On the grounds of the Pagoda, which houses the offices of the Evansville Convention & Visitors Bureau in Downtown Evansville, sits a four-pound cannon mounted on a limestone block. Evansville resident Captain Henry T. Dexter purchased it during the Civil War.
A steamboat captain piloting a route including the cities of Evansville, Cairo, and Paducah, Dexter purchased the cannon to protect his boat, the Charley Bowen, from Confederate guerrilla bands on the Kentucky shore. Dexter flew the American flag on his steamship causing Confederate forces to target him.
Dexter’s steamboat went to Shiloh, Tennessee, after the battle there. He delivered people to help the wounded soldiers as well as goods, and medical supplies. A native of West Virginia, Dexter moved to Evansville to start a steamship line. On the limestone monument is a quote the captain is rumored to have said when he arrived: “We have come to stay.”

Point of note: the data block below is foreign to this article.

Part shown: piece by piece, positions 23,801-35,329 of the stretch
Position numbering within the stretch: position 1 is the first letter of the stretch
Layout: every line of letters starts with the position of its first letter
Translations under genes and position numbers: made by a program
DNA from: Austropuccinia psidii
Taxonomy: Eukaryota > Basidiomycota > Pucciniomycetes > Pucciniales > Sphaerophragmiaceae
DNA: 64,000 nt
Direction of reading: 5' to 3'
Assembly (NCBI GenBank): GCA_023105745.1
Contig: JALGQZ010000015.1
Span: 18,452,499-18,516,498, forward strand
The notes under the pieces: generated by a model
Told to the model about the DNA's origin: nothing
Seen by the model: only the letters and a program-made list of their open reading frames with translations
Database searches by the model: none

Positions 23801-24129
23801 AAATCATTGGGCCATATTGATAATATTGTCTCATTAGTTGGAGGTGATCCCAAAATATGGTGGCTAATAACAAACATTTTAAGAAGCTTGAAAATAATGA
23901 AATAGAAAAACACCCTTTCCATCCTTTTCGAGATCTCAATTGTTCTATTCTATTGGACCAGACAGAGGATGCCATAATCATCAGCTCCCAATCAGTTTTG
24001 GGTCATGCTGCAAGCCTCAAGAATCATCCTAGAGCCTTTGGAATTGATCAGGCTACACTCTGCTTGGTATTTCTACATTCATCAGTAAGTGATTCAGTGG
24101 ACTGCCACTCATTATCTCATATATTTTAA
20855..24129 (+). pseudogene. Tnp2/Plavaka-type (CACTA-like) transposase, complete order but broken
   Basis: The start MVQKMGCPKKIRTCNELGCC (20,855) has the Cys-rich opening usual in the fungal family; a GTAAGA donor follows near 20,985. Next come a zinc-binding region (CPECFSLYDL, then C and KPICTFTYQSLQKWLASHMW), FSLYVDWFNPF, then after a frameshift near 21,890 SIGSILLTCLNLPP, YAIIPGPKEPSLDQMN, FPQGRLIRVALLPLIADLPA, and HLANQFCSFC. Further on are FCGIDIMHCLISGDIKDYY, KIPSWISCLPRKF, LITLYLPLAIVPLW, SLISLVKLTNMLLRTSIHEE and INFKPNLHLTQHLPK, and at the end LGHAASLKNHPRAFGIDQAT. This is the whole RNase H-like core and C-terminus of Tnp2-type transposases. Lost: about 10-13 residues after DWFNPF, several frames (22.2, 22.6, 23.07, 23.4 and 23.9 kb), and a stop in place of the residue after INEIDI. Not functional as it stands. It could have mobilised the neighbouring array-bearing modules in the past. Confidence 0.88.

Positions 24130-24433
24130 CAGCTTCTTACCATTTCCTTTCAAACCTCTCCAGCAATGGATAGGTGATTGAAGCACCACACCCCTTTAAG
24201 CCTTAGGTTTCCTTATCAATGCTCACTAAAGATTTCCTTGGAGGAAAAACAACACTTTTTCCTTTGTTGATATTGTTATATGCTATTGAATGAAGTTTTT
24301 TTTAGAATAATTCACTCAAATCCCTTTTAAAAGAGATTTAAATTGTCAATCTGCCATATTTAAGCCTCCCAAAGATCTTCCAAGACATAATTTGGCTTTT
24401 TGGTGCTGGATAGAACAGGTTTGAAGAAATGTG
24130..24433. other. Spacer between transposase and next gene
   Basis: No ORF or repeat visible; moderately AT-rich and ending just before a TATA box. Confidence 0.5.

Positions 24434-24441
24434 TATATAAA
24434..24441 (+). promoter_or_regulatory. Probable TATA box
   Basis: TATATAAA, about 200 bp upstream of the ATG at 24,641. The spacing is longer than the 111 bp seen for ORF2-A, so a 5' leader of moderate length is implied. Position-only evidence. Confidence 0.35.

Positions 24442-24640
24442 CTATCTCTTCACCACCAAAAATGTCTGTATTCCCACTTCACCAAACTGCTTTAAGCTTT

After the war, Dexter planted the cannon in his yard and used it as a hitching post. When he died in 1872, his friends and acquaintances dug the cannon up and mounted it on the limestone block. In 1910, it was placed in the intersection of Main and Water streets with great fanfare. Before it was removed, the monument was used to record flood levels. The mark for Evansville’s 1884 flood level was added to the limestone block before its dedication and can still be seen today.
The cannon was placed into storage in the early 1930s after the Board of Parks & Recreation acquired it. It made its next appearance in front of the board’s machine shop in 1942 during World War II with a sign reading: “Bring on the Japs!”
The Evansville Museum of Arts, History and Science acquired the cannon in 1969; it moved several times around the waterfront before finally settling in its current location in front of the Pagoda, next to the museum.